Assemblywoman Beth Gaines Checks on Legislative Change’s effect on Local Business

by Placerville Newswire / Apr 04, 2016 / comments

Many understand the way Wine Tasting Rooms function in El dorado County, but few understood that the playing field was not equal for distilled spirits, not since prohibition.  As Cris Steller said, California just went from 47th state to the top, referring to the first significant change in how distilled spirits can be distributed in California since prohibition in 1934.  Like Microbreweries for beer, we now have Microdistilleries! 

A major segment of El Dorado County’s economy is based on the wine grape growing, fermenting, bottling and sales within the county.  The standard business model is a vineyard grows desirable wine producing grapes, vintners turn these grapes into wine where they can be tasted and purchased on-site by wine drinkers.  Then the wine buyer can go to their local markets and ask that they stock and sell (Brand X) that they buy at the winery.

In the Market trade this is called “Demand Pull” and gives small businesses advantage against large operators that already have established distribution chains that Demand “Push” the brands being distributed to the retailers.  It is a bottom-up versis top-down effect where one is demanded by the consumer market and retailers stock it due to the demand “pulling” the item into the retail stream, as opposed to one where the distribution chain forces product selection on the consumer market.

Owners Gordon Helm and Cris Steller at Dry Diggings Distillery in El Dorado Hills have been working hard with the House Minority Whip, and local assemblywoman for El Dorado Hills, Beth Gaines, to advance Distillery distribution laws in California.

It turns out that California laws since the time of prohibition has locked-out small distilleries from being competitive due to restrictive distribution laws.  Unlike wineries, distilleries could not sell their own production to consumers.  

Making small distilleries a viable business in California required two steps that Assemblywoman Beth Gaines pushed through the state legislature recently.  The first was to allow small distilleries to have product sampling at all via AB 9337.  The second step was removing the restriction that distilled spirits could not be sold by the maker.  These two steps made small distilleries like Dry Diggings able to operate under an established business model used by many local vintners.

Assembly Bill 1295 removes a restriction in the law that prevented California distillers from selling their own products on site.  On March 24th, Assemblywoman Beth Gaines (R-El Dorado Hills) discussed the success of Assembly Bill 1295 at Dry Diggings Distillery in El Dorado Hills.  [Assemblywoman Beth Gaines represents the 6th Assembly District, which includes portions of Placer, El Dorado, and Sacramento counties.]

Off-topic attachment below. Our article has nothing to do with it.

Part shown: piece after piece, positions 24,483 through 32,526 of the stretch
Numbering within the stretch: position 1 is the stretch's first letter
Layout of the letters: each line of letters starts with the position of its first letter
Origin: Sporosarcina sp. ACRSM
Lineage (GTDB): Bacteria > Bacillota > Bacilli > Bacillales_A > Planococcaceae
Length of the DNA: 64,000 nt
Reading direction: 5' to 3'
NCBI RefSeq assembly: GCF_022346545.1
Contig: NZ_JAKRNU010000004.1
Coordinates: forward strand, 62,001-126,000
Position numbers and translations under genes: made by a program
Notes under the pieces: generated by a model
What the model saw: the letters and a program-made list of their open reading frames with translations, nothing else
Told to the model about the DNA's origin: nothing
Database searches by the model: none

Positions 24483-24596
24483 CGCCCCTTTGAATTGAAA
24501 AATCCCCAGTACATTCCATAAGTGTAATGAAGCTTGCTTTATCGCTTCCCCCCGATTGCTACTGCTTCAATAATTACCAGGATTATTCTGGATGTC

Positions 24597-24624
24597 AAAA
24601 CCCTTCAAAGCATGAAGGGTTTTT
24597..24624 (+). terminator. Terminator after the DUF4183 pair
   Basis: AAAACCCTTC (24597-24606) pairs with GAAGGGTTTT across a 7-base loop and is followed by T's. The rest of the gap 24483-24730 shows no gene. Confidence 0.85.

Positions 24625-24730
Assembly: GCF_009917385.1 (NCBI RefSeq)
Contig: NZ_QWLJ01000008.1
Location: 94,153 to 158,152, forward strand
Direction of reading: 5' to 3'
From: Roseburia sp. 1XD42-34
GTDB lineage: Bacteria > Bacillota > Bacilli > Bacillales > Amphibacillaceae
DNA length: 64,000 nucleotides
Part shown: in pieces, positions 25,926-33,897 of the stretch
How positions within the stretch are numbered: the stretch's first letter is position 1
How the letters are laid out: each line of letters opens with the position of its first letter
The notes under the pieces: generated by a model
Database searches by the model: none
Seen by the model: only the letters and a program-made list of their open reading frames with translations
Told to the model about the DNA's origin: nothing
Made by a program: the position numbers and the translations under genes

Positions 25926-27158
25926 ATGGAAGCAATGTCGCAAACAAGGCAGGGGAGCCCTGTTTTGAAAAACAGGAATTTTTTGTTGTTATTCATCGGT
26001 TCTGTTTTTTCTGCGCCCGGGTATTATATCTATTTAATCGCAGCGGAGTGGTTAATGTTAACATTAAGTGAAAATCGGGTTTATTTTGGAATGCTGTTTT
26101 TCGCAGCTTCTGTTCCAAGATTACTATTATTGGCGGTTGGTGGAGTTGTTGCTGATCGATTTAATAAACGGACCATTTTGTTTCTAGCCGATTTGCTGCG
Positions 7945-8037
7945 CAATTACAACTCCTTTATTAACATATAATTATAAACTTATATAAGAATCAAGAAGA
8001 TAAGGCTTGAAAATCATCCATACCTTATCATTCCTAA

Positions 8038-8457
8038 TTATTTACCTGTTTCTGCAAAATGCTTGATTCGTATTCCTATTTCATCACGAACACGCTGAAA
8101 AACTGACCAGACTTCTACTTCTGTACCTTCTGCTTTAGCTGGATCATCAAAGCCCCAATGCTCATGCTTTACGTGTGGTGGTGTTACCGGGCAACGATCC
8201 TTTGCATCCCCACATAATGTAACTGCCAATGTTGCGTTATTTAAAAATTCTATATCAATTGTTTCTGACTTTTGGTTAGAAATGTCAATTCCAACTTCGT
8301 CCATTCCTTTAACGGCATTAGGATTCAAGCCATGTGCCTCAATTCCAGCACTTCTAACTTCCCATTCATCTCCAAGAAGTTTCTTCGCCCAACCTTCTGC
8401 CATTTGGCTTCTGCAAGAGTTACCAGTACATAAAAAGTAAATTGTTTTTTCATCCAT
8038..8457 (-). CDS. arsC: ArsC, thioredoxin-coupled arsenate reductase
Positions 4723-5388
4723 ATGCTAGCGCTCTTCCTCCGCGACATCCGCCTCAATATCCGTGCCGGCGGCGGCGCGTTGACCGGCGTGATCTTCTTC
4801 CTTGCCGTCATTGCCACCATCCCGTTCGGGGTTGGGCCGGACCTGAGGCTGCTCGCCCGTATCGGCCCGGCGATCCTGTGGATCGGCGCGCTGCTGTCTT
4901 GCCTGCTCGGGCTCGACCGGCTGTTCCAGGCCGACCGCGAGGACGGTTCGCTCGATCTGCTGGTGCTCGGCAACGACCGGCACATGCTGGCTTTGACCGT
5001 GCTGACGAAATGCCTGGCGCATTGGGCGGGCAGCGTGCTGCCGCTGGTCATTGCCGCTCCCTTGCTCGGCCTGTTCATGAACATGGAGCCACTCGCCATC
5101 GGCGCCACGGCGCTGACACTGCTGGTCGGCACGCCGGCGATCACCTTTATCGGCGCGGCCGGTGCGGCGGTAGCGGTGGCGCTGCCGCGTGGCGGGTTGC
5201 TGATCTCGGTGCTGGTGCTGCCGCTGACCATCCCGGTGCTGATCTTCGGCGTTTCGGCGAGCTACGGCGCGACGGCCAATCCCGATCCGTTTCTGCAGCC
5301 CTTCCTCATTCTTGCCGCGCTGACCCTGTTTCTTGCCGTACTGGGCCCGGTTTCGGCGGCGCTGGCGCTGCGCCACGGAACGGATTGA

“Assembly Bill 1295 allows these California business owners to operate their business the best way they see fit,” said Assemblywoman Gaines. “The legislature should be doing more to free businesses to optimize their success, rather than further hampering their ability to innovate and stand out. This bill is a step in the right direction.”
 
Owners Gordon Helm and Cris Steller said, "We are thankful that this bill allows us to have the ability to make a direct connection with our consumer, so they can truly experience our brand."

Now consumers of fine distillery products can taste the product at the place of manufacture, and then buy some for take-home if they are so inspired.  Taking away the restrictive distribution chokehold can be appreciated by all that have produced a product and then had to get their product into the distribution chain.  All small producers understand the advantage that large producers have in the distribution supply chain with technical terms like, “Channel Captains” that decide if your product will even be distributed at all.

Prior to these changes, a distilled spirit had to be made by a distillery, then sold to a Distributor, then sold to a retailers, and then finally sold to the consumer.  Under the new laws, a small producer that make under 100,000 gallons a year can sell directly to the consumers.

“This is a huge victory for the industry,” Gaines said. “I hope the legislature takes this example to heart, and addresses the overregulation of business in all sectors of our economy.”

Owner Gordon Helm was quick to point out that this did not make Dry Diggings Distillery a bar.  During business operation a strict limit of 1.5 ounces per drinker was strictly mandated.  Gordon Helm took the opportunity to thank Assemblywoman Gaines, “I want to thank Beth for understanding small business.”  Beth and her husband Ted own a small insurance business.  Gaines replied that small businesses have always been close to her heart and her goal as the House Minority Whip was to promote Bills that are good for business and to kill those Bills that are bad for business.

Although the new law allows for enterprises like Dry Diggings Distillery to produce up to 100,000 gallons annually, Helm said that he was looking at a full production of 25,000-30,000 gallons annually, but with the caveat, it takes years to get to that level in saleable products that must be “Aged.”  

So even with the relaxed laws, fine small production spirits will still be in limited supply, at least for some time.

Dry Diggings Distillery Is at 5050 Robert J Mathews Pkwy, El Dorado Hills, CA 95762 and is open to the public on Friday from 4–7PM, and on Saturday and Sunday 12–5PM. www.drydiggings.com